“One of the cool things about Circles is that it brings the community to the table in a way that we don’t,” said David Ostrom, of the Provo Department of Workforce Services office. “It takes a village.”

Though Circles has only been a part of Utah Valley for less than a decade, it is making a real difference in people’s lives, ending the cycle of poverty now and for generations to come.

For more information about how you can get involved with Circles, go to communityactionprovo.org/circles. Kathy Givens is the Circles Utah Valley Coordinator. A program hosted by Community Action Services and Food Bank, Circles Utah Valley is located at 815 South, Freedom Blvd, Ste. 100. For more information on Circles, educational programs, how to make donations, upcoming classes, food drives and more at CASFB, visit http://www.communityactionuc.org or call (801) 691-5287. (Serve Daily submission)

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More from Author

Isolation creates even greater need to ‘get back to nature’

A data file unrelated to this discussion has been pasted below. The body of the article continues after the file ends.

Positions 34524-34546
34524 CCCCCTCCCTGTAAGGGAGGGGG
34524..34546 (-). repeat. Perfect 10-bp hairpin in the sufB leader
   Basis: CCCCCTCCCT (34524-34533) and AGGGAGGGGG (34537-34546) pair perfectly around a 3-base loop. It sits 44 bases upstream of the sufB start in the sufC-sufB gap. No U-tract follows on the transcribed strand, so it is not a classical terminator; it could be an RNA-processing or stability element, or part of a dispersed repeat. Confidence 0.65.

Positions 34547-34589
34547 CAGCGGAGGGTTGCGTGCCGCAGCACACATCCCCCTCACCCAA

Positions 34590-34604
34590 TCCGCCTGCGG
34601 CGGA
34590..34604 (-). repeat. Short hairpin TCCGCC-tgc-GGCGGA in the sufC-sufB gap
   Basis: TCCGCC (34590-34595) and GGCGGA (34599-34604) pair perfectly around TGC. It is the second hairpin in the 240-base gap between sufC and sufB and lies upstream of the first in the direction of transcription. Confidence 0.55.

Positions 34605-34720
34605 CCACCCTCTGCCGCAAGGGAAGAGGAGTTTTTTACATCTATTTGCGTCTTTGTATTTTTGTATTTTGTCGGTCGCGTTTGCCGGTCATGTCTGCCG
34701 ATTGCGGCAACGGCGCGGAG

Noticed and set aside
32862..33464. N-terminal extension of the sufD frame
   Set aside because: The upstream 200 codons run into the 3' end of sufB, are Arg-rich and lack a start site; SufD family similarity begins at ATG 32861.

Now, with COVID-19 causing cancellations nationwide, many look to the outdoors for a break. Parents report the uncertainty and loneliness of quarantine has left many children feeling anxious

Help lines offer support for those struggling

As COVID-19 continues to play a role in lives and livelihoods it is important to know that there are many resources available in the community to support mental health needs.

Foundation makes donation to assist struggling families during Coronavirus crisis

The Rocky Mountain Power Foundation recently donated $40,000 to help Community Action Services and Food Bank assist residents with emergency food, shelter, and housing during the COVID-19

Springville Memorial Day Program cancelled

In light of current health risk concerns, there will be no Memorial Day Program at Springville’s Evergreen Cemetery this year. We hope to see you all next year. Thank a Veteran